Time-Course and Regional Analyses of the Physiopathological Changes Induced after Cerebral Injection of an Amyloid β Fragment in Rats

Molecular Mechanisms in Neurodegenerative Dementia Laboratory, Inserm U710, Montpellier, France.
American Journal Of Pathology (Impact Factor: 4.6). 07/2011; 179(1):315-34. DOI: 10.1016/j.ajpath.2011.03.021
Source: PubMed

ABSTRACT Alzheimer's disease (AD) is a neurodegenerative pathology characterized by the presence of senile plaques and neurofibrillary tangles, accompanied by synaptic and neuronal loss. The major component of senile plaques is an amyloid β protein (Aβ) formed by pathological processing of the Aβ precursor protein. We assessed the time-course and regional effects of a single intracerebroventricular injection of aggregated Aβ fragment 25-35 (Aβ(25-35)) in rats. Using a combined biochemical, behavioral, and morphological approach, we analyzed the peptide effects after 1, 2, and 3 weeks in the hippocampus, cortex, amygdala, and hypothalamus. The scrambled Aβ(25-35) peptide was used as negative control. The aggregated forms of Aβ peptides were first characterized using electron microscopy, infrared spectroscopy, and Congo Red staining. Intracerebroventricular injection of Aβ(25-35) decreased body weight, induced short- and long-term memory impairments, increased endocrine stress, cerebral oxidative and cellular stress, neuroinflammation, and neuroprotective reactions, and modified endogenous amyloid processing, with specific time-course and regional responses. Moreover, Aβ(25-35), the presence of which was shown in the different brain structures and over 3 weeks, provoked a rapid glial activation, acetylcholine homeostasis perturbation, and hippocampal morphological alterations. In conclusion, the acute intracerebroventricular Aβ(25-35) injection induced substantial central modifications in rats, highly reminiscent of the human physiopathology, that could contribute to physiological and cognitive deficits observed in AD.

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    • "In addition, Aí µí»½ induced elevation of reactive oxygen species (ROS) levels in neurons resulting in protein oxidation, lipid peroxidation, ROS formation, and cellular dysfunction, leading to calcium ion accumulation and subsequent neuronal death [8] [9] [10]. Furthermore, Aí µí»½ causes damage to mitochondrial membranes and hence increases the amount of intracellular H 2 O 2 , thus affecting the genes downstream by interacting with numerous receptors and damaging neurons, ultimately accelerating cell death and hippocampus alteration [11] [12] [13]. The hippocampus is a relevant structure that is highly involved in cognition and psychological function and there is evidence that this structure is rapidly and extremely affected by an injection of the Aí µí»½ fragment (Aí µí»½25–35) in rat [14]. "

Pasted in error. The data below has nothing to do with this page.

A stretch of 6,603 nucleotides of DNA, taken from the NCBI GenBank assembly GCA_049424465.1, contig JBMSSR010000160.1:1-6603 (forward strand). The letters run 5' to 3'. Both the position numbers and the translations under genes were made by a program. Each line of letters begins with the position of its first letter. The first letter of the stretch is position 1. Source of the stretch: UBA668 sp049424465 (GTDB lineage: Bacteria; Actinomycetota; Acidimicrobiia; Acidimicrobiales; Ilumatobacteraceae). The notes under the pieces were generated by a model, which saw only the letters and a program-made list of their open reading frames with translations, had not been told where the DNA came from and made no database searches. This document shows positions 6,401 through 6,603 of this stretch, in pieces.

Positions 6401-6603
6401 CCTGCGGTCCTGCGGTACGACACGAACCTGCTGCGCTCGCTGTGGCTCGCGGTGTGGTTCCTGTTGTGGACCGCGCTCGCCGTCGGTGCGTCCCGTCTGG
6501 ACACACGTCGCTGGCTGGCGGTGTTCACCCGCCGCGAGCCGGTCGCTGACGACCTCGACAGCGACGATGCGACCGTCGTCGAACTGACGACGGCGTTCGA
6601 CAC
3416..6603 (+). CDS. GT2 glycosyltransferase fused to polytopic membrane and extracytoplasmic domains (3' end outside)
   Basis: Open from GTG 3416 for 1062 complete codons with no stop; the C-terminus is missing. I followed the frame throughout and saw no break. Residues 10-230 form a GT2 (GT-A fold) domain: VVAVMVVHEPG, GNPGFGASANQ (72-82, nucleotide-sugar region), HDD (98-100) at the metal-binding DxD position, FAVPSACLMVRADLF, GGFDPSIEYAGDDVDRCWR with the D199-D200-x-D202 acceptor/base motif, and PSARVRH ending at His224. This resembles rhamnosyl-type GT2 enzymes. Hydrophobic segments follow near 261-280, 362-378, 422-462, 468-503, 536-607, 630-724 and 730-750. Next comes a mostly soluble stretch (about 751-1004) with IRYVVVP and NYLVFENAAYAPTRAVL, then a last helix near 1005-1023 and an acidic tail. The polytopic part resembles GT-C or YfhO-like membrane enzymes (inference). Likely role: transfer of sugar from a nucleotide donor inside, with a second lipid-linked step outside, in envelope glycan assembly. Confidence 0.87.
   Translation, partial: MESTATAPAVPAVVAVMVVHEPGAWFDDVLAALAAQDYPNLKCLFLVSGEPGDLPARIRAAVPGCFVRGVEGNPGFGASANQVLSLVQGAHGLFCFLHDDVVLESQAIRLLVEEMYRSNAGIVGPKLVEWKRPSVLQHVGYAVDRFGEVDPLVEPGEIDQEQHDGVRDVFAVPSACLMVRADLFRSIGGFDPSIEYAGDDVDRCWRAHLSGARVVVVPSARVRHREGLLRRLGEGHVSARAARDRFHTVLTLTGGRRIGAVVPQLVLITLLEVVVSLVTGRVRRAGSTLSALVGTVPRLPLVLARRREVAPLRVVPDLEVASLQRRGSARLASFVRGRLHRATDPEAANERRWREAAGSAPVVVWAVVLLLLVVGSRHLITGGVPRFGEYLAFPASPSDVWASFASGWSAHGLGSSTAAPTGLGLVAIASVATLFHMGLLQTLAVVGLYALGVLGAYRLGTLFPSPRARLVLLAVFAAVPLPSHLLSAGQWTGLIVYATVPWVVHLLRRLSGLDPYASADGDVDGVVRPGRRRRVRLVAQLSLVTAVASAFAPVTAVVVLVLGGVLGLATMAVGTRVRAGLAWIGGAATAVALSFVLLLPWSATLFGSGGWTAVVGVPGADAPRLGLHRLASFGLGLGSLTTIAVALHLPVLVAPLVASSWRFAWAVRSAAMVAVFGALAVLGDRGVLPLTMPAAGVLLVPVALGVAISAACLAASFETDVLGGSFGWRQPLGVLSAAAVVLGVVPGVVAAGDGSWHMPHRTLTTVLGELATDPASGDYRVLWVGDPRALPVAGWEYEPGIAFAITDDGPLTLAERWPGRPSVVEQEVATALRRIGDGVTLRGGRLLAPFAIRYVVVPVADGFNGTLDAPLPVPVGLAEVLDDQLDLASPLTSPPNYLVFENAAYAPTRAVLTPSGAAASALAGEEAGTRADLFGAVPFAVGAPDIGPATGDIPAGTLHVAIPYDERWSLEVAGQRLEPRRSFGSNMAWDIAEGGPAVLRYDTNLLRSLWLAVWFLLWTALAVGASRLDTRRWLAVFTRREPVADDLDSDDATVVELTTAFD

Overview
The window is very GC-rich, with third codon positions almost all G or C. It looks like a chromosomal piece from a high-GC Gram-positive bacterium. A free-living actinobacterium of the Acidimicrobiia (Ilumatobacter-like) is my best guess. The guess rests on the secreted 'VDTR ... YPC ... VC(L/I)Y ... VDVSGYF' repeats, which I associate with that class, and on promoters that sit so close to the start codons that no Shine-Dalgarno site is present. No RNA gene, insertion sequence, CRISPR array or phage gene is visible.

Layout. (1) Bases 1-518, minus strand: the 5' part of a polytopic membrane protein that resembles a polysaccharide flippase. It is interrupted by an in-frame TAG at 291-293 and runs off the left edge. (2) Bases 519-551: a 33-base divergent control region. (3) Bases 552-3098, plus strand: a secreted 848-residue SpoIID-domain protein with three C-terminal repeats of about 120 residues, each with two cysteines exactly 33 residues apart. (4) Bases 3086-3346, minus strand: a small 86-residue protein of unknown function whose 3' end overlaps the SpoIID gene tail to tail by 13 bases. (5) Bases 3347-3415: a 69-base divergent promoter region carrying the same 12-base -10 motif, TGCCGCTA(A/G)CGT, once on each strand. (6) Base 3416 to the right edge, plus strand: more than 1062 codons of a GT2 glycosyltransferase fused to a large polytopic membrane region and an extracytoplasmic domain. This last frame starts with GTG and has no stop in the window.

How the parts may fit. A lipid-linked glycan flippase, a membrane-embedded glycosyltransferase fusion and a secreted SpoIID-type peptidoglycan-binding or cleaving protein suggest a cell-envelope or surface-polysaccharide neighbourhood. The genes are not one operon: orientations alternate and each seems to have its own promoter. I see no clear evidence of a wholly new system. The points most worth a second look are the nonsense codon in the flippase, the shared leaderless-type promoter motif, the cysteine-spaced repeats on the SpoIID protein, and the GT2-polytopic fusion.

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Questions & Answers about this publication

  • Florian Duclot added an answer in Transgenic Rats:
    What are the best non-transgenic Alzheimer's disease rat models?

    I'm trying to study about non-transgenic rat models in alzheimer's disease and the information about non-transgenic rat model is less than transgenic rat model. 

    Florian Duclot · Florida State University

    If you're looking at a non-transgenic rat model of AD, have a look at the following publication (see end of message). As someone previously explained, modeling all aspects of the human pathology is complex and difficult, but this model incudes a wide range of AD-like symptoms (behavioral and molecular). Have a look at other publications from this group for more information.

    Hope this helps.